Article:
Old district lines and resentments, ostensibly smudged out by the recent merger of the Oppenheim-Ephratah and St. Johnsville school districts, likely caused Superintendent Laura Campione Lawrence’s recent administrative leave, her supporters say.
Lawrence was placed on administrative leave by a 4-3 school board vote earlier this month after just four months at the helm of the district. No explanation was given at the time, or since.
The board came together Monday night for a special meeting and voted to use the district’s law firm, Gentick, Livingston, Atkinson and Priore, to begin negotiations with Lawrence regarding her three-year contract, which is still in effect, and her salary, which is still being paid.
St. Johnsville resident Jason Romeyn was at the meeting and described the mood of parents and district taxpayers in the audience.
“After the meeting the board basically ran,” he said. “People were shouting at them. We wanted to know why they put her on leave.”
Romeyn’s daughter, Tamara, an 18-year-old OESJ senior, felt so strongly about the issue she organized a protest with 60 other students in support of Lawrence shortly after she was placed on leave.
Hamilton Fulton Montgomery BOCES Superintendent Patrick Michel took over the district in Lawrence’s absence. As her leave is a personnel issue, he wouldn’t legally comment, but he did clarify the situation slightly.
He said her leave had nothing to do with financial reasons, grading or promotion practices. Nor were there any complaints of a sexual nature.
With very few facts to be had, Romeyn said district residents are left to wonder why the board chose to spend their tax money on lawyers and settlements.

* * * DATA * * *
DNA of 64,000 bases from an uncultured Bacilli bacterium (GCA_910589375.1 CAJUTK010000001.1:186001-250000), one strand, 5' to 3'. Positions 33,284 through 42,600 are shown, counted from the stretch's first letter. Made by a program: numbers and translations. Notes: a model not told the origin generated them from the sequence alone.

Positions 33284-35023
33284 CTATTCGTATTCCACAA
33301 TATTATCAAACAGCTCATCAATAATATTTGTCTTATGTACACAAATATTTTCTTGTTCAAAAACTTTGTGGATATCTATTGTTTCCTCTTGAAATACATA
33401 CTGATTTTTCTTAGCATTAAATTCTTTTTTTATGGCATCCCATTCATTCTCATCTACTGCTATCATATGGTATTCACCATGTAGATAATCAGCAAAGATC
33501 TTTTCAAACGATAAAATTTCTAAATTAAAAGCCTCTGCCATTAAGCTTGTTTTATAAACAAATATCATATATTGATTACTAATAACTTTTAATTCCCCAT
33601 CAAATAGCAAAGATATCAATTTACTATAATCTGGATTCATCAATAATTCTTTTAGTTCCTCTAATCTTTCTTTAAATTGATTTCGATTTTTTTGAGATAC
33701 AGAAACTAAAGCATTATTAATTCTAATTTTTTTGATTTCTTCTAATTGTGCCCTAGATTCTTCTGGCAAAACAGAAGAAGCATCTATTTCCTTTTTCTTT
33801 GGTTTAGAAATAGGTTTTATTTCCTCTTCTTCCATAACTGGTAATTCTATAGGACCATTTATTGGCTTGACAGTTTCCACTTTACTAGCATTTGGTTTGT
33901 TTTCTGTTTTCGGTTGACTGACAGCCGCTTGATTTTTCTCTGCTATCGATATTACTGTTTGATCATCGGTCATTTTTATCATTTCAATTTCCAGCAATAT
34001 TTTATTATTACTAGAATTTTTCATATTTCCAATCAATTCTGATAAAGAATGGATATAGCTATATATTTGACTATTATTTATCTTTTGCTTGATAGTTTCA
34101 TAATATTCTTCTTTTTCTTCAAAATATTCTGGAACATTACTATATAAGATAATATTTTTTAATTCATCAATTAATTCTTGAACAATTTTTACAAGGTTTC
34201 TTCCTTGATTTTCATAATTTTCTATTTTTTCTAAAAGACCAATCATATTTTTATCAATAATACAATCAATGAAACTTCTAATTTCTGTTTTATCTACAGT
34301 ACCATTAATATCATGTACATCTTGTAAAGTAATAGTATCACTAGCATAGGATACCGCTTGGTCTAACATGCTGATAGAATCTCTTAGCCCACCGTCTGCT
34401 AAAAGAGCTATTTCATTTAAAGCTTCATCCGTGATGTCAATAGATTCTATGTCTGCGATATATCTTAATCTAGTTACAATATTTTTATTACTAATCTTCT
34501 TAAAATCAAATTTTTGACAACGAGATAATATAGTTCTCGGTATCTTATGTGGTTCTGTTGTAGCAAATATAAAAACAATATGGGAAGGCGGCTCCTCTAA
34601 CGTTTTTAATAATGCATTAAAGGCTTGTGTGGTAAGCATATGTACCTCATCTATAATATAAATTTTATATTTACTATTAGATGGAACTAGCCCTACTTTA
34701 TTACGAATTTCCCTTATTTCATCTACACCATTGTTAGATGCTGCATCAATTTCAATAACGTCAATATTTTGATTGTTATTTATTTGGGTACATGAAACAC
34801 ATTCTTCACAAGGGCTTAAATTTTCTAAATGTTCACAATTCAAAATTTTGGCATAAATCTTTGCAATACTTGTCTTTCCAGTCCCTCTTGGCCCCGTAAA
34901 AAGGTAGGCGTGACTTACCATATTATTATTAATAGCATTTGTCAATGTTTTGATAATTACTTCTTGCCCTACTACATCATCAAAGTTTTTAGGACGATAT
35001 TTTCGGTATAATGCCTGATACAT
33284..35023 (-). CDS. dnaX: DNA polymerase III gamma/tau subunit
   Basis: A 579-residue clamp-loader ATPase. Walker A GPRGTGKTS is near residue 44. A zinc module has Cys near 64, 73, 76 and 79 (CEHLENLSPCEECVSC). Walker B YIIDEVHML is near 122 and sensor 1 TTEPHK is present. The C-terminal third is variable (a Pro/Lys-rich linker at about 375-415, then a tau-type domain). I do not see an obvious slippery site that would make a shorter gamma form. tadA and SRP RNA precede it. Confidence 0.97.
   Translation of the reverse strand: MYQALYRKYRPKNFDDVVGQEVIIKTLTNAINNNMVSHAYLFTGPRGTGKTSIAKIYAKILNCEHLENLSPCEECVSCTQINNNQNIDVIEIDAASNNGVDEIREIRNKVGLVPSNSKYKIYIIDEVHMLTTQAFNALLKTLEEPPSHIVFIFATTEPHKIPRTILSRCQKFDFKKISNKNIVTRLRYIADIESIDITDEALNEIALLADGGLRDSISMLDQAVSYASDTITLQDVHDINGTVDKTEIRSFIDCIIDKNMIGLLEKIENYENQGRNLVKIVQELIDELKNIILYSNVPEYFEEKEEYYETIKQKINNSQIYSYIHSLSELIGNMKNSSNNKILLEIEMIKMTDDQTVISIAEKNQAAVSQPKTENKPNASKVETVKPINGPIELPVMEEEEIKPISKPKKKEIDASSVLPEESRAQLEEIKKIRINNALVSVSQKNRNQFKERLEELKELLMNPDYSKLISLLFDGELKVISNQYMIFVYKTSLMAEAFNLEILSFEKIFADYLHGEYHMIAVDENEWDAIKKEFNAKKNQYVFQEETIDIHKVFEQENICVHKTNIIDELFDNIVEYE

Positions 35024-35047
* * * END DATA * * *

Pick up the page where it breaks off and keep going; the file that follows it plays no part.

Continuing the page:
The general consensus among many St. Johnsville residents, Romeyn said, is that Lawrence was put on leave because of residual district strife.
“She was superintendent of St. Johnsville,” he said. “Most of the board members voting her off have ties to the old Oppenheim-Ephratah district.”
However, the board, with members having ties to both districts, also voted unanimously to appoint Lawrence last spring.
Board of Education President Susanne Sammons, a past Oppenheim-Ephratah board member, did not return calls for comment for this story Tuesday.
It wasn’t the smoothest of mergers.
Voters in the larger St. Johnsville school district approved the merger by a decisive margin in 2011, but Oppenheim-Ephratah voters shot it down.
Swayed perhaps by $14 million in state funding incentives, voters in both districts approved the merger in a revote in 2012.
The new district opened its doors for the 2013-14 academic year.
Early in the merger process, Oppenheim-Ephratah Superintendent Dan Russom and St. Johnsville Elementary School Principal Christopher Fatta were placed on administrative leave, Russom by his own school board and Fatta by Michel.
Russom later retired and Fatta resigned.
Months later, the allegations against the two have still never been explained publicly.
Fatta told The Gazette in June that he still wasn’t clear on why he was suspended.
Michel said Fatta’s and Russom’s cases are not connected to the current issue with Lawrence, but said they did add to the bumpiness of the transition.
Michel also confirmed that the state Department of Education is currently investigating past grading and promotion practices in the former Oppenheim-Ephratah district.
“It was Lawrence that brought those issues to the state,” Romeyn said. “So she brings this to the state and then gets voted out by a board controlled by Oppenhiem. It’s hard not to put two and two together.”
Both men were suspended before Lawrence was appointed.
Phoebe Sitterly, a global studies teacher and president of OESJ Association of Professionals, a branch of New York State United Teachers, said old district lines have not bled into any part of school business.
“I merged two unions,” she said. “And I haven’t heard any district issues between the teachers. I think the board is the same way. We all just want what’s best for the students.”
Romeyn said parents intend to be present in force again at tonight’s Board of Education meeting, slated for 6:30 in the middle school, and he hoped more information would be available then.